Attorney Stephan Kinsella has written a response on lewrockwell.com to my article "The Need to be Anarchists." In it, I am accused of many bad things, mostly false. I will address only some of the accusations here.
Mr. Kinsella has claimed that I have let concerns of strategy and tactics cloud my judgement on the matter of principle. The opposite is true: my activism has led me to actually listen to the counter-arguments against Rothbard's utopian dreams. Turns out some of the counter-arguments are true.
However, I am by no means a utilitarian. I do not believe in initiating force whenever there is an opportunity to increase overall utility by doing so. I did not advocate such in my essay. I am advocating a position that is in between the natural rights school of libertarianism and the utilitarian view. My thesis is much closer to the former than the latter.
Mr. Kinsella writes:
Rather, as I have pointed out elsewhere, to be an anarcho-capitalist is simply to recognize (a) aggression is unjustified; and (b) even the minarchist state necessarily commits aggression (and is therefore unjustified). It does not mean one predicts such a situation will occur, or "is workable," etc. It only means that the anarchist libertarian opposes all forms of aggression
My position is subtly different. I posit that aggression is evil. Therefore, it should be minimized. This proposition does lead to different conclusions. For example:
If I was near Adolf Hitler and had a bomb that could destroy him and his cronies, I would happily use it, even if some innocent bystanders got killed. Better to kill a few than to allow millions to be murdered.
Mr. Kinsella's statement of libertarianism would allow the gas chambers to continue their operation in order to avoid the much smaller aggression of collateral damage. Taking his position to the extreme, blowing up Hitler and cronies would not be justifiable even if the collateral damage was limited to property damage.
Given the truly vile theorems that follow from Mr. Kinsellas moral axiom, I do proudly reject it. I am a libertarian, not a nit-picker. I value liberty highly, enough to actually do something about it that could possibly work.
If anarchy was indeed workable, then I would favor it. Zero aggression is better than some aggression. However, I am a scientist, not a philosopher. I demand evidence. I know of very few successful anarchistic civilized societies throughout history, and know of a great many instances where anarchy led to civil war, conquest, dictatorship, looting, pillaging, slave trading and/or feudalism. To extinguish the U.S. govenment without a practical replacement available is to put hundreds of millions of people at risk of far greater aggression.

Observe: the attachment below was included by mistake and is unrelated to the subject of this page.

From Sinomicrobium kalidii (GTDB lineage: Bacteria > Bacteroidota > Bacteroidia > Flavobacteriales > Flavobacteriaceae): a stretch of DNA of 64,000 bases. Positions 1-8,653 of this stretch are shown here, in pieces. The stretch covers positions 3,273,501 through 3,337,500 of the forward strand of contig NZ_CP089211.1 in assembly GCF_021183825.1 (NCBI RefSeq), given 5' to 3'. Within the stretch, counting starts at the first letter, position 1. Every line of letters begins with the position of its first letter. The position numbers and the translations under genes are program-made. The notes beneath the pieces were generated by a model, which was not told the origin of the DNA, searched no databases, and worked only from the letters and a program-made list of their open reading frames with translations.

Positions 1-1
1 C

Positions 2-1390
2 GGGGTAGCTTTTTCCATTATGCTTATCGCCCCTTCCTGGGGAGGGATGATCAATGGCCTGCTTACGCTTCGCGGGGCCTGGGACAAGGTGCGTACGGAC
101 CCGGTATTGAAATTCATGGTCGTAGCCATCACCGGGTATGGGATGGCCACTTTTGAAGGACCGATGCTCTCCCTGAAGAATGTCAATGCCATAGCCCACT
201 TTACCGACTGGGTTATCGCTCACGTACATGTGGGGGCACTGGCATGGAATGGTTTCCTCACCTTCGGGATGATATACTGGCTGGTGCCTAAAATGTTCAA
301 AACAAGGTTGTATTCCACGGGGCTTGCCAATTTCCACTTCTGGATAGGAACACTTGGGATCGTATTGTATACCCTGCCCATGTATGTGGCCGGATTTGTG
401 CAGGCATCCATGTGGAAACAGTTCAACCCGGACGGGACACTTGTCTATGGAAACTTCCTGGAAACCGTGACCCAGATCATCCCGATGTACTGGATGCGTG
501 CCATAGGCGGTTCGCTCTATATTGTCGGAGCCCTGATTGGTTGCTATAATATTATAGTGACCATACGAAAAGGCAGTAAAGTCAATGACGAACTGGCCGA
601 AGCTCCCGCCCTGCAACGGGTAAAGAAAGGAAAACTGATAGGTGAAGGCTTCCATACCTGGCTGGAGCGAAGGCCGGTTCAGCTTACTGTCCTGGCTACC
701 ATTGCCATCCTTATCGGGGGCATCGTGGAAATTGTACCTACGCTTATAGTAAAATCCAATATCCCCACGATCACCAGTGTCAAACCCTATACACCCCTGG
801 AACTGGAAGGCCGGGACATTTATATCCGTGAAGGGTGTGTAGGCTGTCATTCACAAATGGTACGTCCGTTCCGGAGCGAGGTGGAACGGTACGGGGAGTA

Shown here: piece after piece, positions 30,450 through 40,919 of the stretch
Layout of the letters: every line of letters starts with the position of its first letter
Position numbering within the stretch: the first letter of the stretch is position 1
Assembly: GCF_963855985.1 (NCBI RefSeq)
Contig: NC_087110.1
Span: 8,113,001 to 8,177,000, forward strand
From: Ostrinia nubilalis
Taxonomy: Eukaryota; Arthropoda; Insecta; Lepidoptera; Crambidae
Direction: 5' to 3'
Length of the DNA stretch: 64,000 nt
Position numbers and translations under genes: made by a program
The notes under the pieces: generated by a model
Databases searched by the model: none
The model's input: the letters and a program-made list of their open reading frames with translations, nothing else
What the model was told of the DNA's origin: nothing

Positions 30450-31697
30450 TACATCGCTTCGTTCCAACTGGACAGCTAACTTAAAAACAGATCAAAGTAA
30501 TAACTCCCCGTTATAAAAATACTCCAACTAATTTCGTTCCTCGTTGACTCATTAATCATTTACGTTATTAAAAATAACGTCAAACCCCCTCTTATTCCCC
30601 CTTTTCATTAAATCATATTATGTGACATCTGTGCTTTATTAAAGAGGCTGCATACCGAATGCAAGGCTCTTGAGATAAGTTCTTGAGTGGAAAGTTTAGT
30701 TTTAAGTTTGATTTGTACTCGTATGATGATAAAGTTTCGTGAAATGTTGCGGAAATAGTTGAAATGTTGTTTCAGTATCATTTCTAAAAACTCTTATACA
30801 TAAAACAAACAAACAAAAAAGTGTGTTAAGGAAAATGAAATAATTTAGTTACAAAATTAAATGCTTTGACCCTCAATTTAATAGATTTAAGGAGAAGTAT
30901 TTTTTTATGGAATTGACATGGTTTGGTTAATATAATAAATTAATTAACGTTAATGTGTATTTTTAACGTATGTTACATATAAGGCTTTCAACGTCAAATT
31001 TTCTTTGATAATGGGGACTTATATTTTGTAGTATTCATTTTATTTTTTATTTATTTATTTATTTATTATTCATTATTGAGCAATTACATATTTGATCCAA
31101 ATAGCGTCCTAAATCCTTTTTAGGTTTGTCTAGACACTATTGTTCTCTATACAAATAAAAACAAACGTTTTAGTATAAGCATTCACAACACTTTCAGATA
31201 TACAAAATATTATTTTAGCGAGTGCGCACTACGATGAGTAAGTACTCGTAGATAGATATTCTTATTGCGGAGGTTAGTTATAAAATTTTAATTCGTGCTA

I am a libertarian. I dislike aggression. Apparently, Mr. Kinsella doesn't care, as long as he is not the technical aggressor.
Now it is true that I do make some concession to utilitarianism in the sense that I also believe in government built roads and certain similar services. But the argument I used to justify such was not the utilitarian argument!!!!!!!!!!
The utilitarian argument would justify any amount of aggression as long as the benefit to people in general outweighed the cost to those aggressed upon. I did not make that argument at all.
I argued that the government could forcibly provide a service to taxpayers if the value of that service is at least twice that of the open market. This is a far narrower standard. First, it has to be a benefit to the specific taxpayer. Second, the government has to do much more than match what the market can do; it must exceed by at least double. My argument does not justify transfer programs.
Without government, you would have to pay far more for protection services. History has proven this time and time again. When Rome fell, the rich could no longer afford fancy villas. They were spending their wealth on castles and henchmen instead. The Celts in Britain learned just how valuable Roman protection was when the Saxons invaded. Later, the Anglo-Saxons did have a competitive protection system; however, they later learned that they would have been better off had they been forced to pay more for protection. William the Conqueror taught this harsh lesson.
Some tribal societies of old are considered to be anarchic by some libertarian thinkers. Notably, they have all been conquered. But even before conquest, they paid quite a bit for their inefficient defense system. Tribal societies were seen as warrior societies by surrounding civilizations, since nearly all men prepared extensively for war.
So, the data indicates great economies of scale for military defense. It also indicates that all will pay one way or another. It is a sunk cost. If the majority bands together to form a government, and taxes all to pay for defense, they are greatly reducing the cost even to those who object. Thus, the adequate compensation argument.
This is a very narrow "social contract." It is not a moral license for government to do whatever the majority wants it to do.
It is a practical look at how to maximize liberty.
Unlike Mr. Kinsella. I am a real libertarian.